The obsessive filter of workplace bullying

One of the most debilitating effects of workplace bullying is how it may prompt a target to use bullying as a primary filter through which so many other work and life experiences are screened, interpreted, and understood.

On occasion, I see it on this blog. I will post an article on some aspect of work that does not explicitly mention bullying or even imply anything about it, and a reader will post a comment to the blog or to my Facebook page that relates it to bullying behaviors.

I do not offer this observation as a criticism. Rather, it is unfortunate evidence of how deeply this form of mistreatment can impact its targets.

Dealing with the experience and aftermath of work abuse can become an obsession. As I’ve written before, targets may excessively ruminate about their experiences. The slightest situational trigger may cause them to evaluate information or a social interaction through the lens of bullying. From a clinical standpoint, this may relate to a fight-or-flight response and various post-traumatic reactions.

True, understanding the dynamics of workplace bullying can actually be an insightful tool for comprehending the workplace in general. Several years ago, Ståle Einarsen, University of Bergen psychology professor and a leading authority on workplace bullying, gave a conference keynote address in which he said, in effect, that rather than using our knowledge of employment relations to help us understand workplace bullying, perhaps we should use our knowledge of workplace bullying to help us understand employment relations.

However, when that filter becomes embedded in one’s emotional being, the results can significantly undermine that person’s quality of life. Here is where we greatly need the modalities of therapy, counseling, and coaching to help people get to better places in their lives.

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Related posts

Helping workplace bullying targets get beyond rumination (2015)

When dealing with abusive work environments, the terrible “ifs” may accumulate (2015)

Workplace bullying: The challenges of moving from recognition to renewal (2014)

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At age 25, Americans with Disabilities Act offers only limited relief to workplace bullying targets

The Americans with Disabilities Act turns 25 this year. This landmark federal law mandates, among other things, that employees and job applicants cannot be discriminated against because of a recognized disability and that disabled workers must be provided with reasonable accommodations in their places of employment.

In the late 1990s, when I first began researching potential legal protections for targets of workplace bullying, I hoped to discover that the ADA and its state equivalents were providing some relief for those whose work experiences had triggered or exacerbated mental conditions such as depression or various types of stress disorders. However, I soon found that mental health law expert Susan Stefan had examined the application of the ADA to abusive work environments and found that litigants were “losing their ADA cases because stress and abuse are seen as simply intrinsic to employment, as invisible and inseparable to conditions of employment as sexual harassment was twenty years ago.”

I included Stefan’s findings in my 2000 law article, “The Phenomenon of ‘Workplace Bullying’ and the Need for Status-Blind Hostile Work Environment Protection” (Georgetown Law Journal, 2000), the first law review article to comprehensively examine the legal and policy implications of workplace bullying under American employment law. That article planted the seeds for my drafting the anti-bullying Healthy Workplace Bill.

Since then, the ADA has undergone some changes, including a major package of amendments in 2008 and a set of disability law regulations issued by the Equal Employment Opportunity Commission. These developments were widely understood to strengthen protections for disabled workers.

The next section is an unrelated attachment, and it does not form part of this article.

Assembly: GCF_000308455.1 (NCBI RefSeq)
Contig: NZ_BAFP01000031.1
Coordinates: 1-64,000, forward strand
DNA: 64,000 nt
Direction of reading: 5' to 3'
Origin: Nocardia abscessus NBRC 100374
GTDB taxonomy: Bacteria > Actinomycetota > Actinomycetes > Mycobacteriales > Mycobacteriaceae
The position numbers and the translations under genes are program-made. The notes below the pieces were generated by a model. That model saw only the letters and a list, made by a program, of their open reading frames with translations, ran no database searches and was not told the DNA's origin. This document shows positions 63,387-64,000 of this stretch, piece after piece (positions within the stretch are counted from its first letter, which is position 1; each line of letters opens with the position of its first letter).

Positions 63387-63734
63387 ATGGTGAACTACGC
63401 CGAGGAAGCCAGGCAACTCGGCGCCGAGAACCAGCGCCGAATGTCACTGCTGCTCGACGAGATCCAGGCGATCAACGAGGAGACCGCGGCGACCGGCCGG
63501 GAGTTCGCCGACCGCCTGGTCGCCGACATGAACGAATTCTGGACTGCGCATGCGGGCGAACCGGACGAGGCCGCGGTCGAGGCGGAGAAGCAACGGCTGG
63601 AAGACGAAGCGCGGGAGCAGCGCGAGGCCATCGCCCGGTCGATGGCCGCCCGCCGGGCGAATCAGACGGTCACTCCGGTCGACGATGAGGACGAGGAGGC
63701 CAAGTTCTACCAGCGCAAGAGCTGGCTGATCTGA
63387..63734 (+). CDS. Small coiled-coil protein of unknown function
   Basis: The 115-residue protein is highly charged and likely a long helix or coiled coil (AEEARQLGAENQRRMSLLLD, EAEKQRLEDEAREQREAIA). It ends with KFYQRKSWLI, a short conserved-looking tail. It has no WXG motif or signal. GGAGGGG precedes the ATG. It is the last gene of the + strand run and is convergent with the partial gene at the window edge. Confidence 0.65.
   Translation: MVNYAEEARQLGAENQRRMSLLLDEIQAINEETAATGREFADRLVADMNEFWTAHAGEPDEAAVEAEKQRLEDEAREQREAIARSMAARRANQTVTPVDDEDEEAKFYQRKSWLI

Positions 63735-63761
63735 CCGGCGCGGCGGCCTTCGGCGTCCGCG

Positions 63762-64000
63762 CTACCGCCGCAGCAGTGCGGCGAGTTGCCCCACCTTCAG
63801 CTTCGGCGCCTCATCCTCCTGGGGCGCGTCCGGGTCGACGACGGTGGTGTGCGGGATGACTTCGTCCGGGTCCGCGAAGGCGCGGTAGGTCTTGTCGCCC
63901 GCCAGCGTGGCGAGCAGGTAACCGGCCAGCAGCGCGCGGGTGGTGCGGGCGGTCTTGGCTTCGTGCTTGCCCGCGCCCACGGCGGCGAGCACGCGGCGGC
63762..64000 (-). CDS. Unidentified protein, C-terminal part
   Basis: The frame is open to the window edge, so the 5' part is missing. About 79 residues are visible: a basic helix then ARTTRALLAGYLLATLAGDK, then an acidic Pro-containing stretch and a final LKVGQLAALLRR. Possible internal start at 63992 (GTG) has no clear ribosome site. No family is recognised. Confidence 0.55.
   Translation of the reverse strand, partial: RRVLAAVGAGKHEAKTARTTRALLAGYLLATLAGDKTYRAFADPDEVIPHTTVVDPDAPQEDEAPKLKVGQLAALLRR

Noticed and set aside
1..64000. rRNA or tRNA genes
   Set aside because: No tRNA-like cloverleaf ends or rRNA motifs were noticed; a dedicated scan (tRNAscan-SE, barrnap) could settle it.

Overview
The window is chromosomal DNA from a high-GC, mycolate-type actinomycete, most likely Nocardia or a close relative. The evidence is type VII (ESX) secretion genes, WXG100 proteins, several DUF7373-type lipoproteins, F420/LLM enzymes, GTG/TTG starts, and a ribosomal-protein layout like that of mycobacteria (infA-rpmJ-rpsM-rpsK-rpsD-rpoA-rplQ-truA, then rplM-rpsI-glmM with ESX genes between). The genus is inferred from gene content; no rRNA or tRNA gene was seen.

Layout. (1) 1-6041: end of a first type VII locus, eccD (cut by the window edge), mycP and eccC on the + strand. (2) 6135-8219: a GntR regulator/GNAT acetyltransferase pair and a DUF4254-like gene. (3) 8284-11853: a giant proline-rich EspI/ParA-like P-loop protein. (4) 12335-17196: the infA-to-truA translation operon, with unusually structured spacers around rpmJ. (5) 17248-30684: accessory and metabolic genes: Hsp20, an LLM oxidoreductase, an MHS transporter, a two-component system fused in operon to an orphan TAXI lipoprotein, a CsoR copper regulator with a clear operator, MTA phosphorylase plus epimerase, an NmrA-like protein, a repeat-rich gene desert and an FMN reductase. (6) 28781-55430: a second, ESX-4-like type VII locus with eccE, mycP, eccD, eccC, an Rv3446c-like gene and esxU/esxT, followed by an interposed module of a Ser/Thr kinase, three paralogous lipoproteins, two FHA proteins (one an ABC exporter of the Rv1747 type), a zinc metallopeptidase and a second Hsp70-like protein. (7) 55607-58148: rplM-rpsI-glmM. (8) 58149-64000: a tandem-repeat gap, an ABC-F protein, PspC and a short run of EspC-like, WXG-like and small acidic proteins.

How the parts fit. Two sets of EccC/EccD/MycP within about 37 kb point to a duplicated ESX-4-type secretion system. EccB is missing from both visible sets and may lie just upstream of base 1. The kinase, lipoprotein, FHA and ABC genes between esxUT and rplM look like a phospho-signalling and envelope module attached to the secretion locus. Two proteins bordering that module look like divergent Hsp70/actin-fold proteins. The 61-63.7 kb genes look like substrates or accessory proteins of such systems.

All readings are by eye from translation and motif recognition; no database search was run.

However, the ADA and similar laws at the state level remain rather elusive legal tools for those whose mental disabilities are connected to workplace bullying. Simply put, although workplace bullying is among the most frequent forms of interpersonal abuse on the job, there has been no apparent groundswell of bullying-related disability discrimination claims. Although such claims may not be easy to bring successfully even under the recent changes to the ADA, I believe this approach remains underutilized by employment lawyers seeking to help bullied workers.

In any event, the limitations of disability discrimination protections further underscore the need for comprehensive workplace anti-bullying laws, and that’s yet another reason why I continue to advocate for passage of the Healthy Workplace Bill.

One separate but related public benefit is relevant here, and that is Social Security Disability. Although hard numbers are unavailable, more than a few severely bullied workers have obtained SSD benefits because they have been unable to return to work. Securing these benefits is not easy. It is not uncommon for initial applications to be rejected, necessitating an appeals process. However, many appeals are successful — perseverance definitely counts in this context — so rejected applicants should not take an initial denial of benefits as the last word on the matter.

A screening question for our next American President

For this guy, the answer is "yes"

For this guy, the answer was “yes”

As I was reading statements from one of the announced U.S. Presidential candidates this morning, I realized that this is one of the most important questions for me in casting a vote: Does this person have empathy for those who are facing tough times or trying to recover from a setback?

It’s not the only question, mind you. For any elected office, I want a leader with the right experience, intelligence, imagination, judgment, and, when necessary, courage. I want someone I trust. And although it’s easy to take potshots at our elected officials at times, I think we have a lot of good people in public service.

But all of these other, important characteristics don’t matter to me if their heart is cold. Furthermore, given the very human decisions a President must make, having someone in office without that core capacity scares me for what it says about our country. We need someone with genuine heart quality.

Healthy Workplace Bill: Courage prevails at Massachusetts State House hearing

Massachusetts State House (photo: DY)

Massachusetts State House (photo: DY)